More than 20 years after the team’s last NBA championship, the Chicago Bulls have again electrified the sporting world.
With 99.9% of sports on a Coronavirus-enforced layoff, ESPN and Netflix hit a home run with the release of The Last Dance – an unrestricted, all-access look behind the curtain as the Bulls chased their sixth NBA championship in eight seasons and their second three-peat.
Each Monday evening, we sat down and watched two hours of unfiltered Bulls entertainment. From Michael Jordan drinking gallons of scotch re-telling his stories of the dynasty to Dennis Rodman speaking in such a way few of us could even understand what he was saying – the docu-series have everything.
There are the take aways for me, having watched every minute of every episode twice over;
EVERYONE WANTS TO BE LIKE MIKE – BUT NO ONE CAN BE
Michael Jordan owned this series. Just like he owned the basketball court when he played, this series revolved around him, and rightfully so. Jordan transcended the sport and was the primary reason the NBA has become a global giant.
His aura is legendary but the series gave us an insight into what made MJ MJ.
The vision of him terrorising team mates at practice or before games made you wonder how those on the receiving end could ever perform to their best.
Jordan also committed plenty of hours recounting the championship years as well as the beginning of his career.
It’s easy in hindsight, especially with six rings on your fingers, but the dismissiveness of Jordan whenever an NBA rival challenged his greatness was incredible. All these years later, comments from Gary Payton or Bryon Russell are burned inside the mind of a basketball god who no longer plays but still laughs at or shuts down anyone who dare question his dominance.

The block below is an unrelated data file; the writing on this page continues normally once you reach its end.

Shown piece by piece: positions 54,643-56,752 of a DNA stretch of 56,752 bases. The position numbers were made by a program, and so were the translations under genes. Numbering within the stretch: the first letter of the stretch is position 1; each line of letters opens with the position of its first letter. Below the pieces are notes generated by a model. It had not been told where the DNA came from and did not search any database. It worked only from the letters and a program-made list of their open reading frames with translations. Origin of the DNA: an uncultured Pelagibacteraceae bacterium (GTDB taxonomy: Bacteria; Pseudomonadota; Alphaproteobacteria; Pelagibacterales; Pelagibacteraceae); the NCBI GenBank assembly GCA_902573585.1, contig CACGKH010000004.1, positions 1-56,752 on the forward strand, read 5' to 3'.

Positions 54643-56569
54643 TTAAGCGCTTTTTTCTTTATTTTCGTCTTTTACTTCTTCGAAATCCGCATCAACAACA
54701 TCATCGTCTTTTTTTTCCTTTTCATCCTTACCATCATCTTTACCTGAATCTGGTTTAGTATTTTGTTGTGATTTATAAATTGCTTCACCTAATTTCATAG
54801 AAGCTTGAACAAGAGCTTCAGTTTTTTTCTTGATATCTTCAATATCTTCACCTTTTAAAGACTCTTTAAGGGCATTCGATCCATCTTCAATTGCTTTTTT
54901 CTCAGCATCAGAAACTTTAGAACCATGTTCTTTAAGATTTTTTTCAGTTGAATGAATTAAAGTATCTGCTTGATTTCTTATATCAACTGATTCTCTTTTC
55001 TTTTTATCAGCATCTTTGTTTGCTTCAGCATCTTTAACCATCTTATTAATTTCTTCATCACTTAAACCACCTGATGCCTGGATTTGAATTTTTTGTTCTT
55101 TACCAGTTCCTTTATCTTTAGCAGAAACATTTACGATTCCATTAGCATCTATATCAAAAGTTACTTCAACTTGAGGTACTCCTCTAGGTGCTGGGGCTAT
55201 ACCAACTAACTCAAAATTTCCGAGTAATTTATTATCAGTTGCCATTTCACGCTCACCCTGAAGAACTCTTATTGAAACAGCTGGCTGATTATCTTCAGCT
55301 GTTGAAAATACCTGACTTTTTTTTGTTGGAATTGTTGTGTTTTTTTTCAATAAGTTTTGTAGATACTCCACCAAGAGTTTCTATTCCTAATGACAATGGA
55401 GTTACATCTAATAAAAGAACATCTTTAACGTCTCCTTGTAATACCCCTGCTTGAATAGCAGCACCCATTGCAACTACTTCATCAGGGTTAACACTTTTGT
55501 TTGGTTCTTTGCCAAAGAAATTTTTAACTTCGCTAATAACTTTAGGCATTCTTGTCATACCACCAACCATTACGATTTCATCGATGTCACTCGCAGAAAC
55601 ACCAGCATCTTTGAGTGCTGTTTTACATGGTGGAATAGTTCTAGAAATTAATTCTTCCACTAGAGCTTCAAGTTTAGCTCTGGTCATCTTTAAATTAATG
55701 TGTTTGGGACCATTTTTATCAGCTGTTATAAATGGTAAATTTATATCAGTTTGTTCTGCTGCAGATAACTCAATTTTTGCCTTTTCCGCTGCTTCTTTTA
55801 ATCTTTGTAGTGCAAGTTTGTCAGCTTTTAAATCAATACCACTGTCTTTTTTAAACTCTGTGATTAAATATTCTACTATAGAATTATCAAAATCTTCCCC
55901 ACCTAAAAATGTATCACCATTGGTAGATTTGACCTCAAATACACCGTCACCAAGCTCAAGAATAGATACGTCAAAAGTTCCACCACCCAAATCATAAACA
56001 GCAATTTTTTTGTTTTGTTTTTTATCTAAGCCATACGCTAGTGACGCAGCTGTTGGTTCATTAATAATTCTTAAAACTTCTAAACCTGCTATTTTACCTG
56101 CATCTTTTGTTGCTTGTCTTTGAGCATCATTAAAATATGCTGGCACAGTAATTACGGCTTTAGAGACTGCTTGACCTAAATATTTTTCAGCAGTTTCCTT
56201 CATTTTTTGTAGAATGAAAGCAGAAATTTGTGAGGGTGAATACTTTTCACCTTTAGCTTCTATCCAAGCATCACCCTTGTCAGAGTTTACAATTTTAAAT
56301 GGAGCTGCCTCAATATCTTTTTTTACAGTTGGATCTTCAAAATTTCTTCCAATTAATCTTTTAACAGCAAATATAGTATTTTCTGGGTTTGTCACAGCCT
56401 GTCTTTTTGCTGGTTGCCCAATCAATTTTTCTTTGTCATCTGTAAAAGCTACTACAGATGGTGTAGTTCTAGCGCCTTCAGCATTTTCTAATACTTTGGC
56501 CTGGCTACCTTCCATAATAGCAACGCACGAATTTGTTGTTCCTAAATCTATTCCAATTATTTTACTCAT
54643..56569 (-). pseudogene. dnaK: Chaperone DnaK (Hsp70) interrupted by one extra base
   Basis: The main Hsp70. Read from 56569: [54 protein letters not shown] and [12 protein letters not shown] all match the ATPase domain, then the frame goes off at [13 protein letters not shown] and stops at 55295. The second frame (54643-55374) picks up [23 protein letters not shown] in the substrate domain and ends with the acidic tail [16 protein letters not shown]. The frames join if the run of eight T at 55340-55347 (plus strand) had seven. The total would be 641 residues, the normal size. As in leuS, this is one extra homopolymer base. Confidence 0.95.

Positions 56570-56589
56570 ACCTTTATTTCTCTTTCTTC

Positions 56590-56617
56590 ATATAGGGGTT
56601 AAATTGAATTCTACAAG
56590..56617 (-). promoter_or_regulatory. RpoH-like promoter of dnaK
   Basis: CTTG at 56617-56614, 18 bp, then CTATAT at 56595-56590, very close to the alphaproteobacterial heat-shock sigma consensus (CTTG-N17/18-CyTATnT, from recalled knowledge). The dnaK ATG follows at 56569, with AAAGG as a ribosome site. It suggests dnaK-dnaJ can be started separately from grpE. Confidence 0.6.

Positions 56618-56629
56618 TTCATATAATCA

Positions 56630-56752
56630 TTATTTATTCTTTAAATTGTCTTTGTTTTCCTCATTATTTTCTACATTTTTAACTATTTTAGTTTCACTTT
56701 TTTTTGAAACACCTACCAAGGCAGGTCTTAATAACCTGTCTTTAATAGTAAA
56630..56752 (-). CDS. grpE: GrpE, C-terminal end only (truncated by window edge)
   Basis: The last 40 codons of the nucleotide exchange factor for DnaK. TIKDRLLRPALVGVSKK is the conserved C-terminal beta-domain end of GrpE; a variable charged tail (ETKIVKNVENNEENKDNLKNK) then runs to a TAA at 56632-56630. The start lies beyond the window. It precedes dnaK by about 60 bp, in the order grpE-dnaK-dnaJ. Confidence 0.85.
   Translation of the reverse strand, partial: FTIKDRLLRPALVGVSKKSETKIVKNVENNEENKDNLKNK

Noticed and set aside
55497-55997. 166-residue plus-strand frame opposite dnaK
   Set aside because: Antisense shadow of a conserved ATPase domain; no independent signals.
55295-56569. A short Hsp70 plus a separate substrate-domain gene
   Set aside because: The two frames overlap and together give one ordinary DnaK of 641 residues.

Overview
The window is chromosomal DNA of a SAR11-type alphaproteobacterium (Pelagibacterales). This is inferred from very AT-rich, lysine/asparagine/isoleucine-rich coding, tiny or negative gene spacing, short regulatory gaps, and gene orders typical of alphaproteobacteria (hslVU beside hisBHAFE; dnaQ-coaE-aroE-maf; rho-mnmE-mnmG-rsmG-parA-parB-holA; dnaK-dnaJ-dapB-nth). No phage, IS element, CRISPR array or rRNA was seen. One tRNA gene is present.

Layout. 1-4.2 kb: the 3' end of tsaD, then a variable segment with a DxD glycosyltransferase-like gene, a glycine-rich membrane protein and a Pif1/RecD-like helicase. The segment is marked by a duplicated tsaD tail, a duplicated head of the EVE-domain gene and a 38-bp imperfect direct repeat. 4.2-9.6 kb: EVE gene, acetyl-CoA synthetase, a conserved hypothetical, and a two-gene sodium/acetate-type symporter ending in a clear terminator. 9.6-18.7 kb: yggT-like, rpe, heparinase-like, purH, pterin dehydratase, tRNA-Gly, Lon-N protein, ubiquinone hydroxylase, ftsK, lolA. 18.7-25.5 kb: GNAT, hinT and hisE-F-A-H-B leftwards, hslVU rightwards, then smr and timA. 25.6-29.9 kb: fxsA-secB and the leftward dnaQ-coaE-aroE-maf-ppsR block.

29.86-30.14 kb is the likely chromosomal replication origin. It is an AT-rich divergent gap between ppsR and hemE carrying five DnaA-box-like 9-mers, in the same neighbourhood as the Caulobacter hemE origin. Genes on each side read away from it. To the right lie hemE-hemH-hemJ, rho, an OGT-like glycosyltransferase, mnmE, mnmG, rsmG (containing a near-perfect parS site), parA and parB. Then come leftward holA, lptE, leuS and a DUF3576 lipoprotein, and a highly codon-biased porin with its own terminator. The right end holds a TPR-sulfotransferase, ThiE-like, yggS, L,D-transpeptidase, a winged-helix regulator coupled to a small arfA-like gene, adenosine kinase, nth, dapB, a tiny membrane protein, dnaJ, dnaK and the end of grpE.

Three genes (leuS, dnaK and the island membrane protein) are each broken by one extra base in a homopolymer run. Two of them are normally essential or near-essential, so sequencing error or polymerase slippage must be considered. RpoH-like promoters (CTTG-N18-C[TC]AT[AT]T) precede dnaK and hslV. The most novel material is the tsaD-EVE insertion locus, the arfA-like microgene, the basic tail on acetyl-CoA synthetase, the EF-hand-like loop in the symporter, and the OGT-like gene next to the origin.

For me, the most telling and memorable moment of the 10-hour series was when Jordan spoke about his leadership abilities and the reason he pushed people so hard.
He broke down emotionally and demanded a break in recording after telling the interviewer about how was built as a competitor.
‘I wanted to win but I wanted them (team mates) to win as well. It is who I am. That’s how I play the game. If you don’t want to play that way, don’t play that way. Break!’
It was a rare look inside the mind of a player who knew he asked so much of the people around him but it was never more than what he asked of himself.
DENNIS THE MENACE
Dennis Keith Rodman is one of a kind. And coaches around the globe are thankful for that. Rodman’s on-court ability is unquestionable. He’s the best pound-for-pound rebounder the game has seen. I met Rodman at a function in Adelaide a few years ago and recall looking him in the eye thinking, ‘there’s simply no way you could out-rebound NBA power forwards and centres when you are barely taller than me.’
As crazy as Rodman was, it was awesome to hear him talk about how he studied angles and players so that he had a head-start on grabbing the boards. It was the only time in the series where you had evidence of Rodman being a student of the game and not just relying on sheer intensity and ferociousness on the glass.
Off the court is where Rodman’s role in the series gets fun – and wild.
He smacks a Bud Lite before riding off on his Harley Davidson and jetting to Las Vegas for a weekend of partying mid-season – with the blessing of coach Phil Jackson.
He skips practice during the 1998 NBA Finals to appear in the WCW alongside ‘Hollywood’ Hulk Hogan. Upon return, he bypassed a pack of 300 media and was fined $20,000 for doing so. He was reportedly paid $250,000 to appear at the wrestling… good business, I guess you could say.
My favourite Rodman ‘transgression’ was actually something I read after watching the series. ESPN.com had some as-told-to diaries from coach Phil Jackson.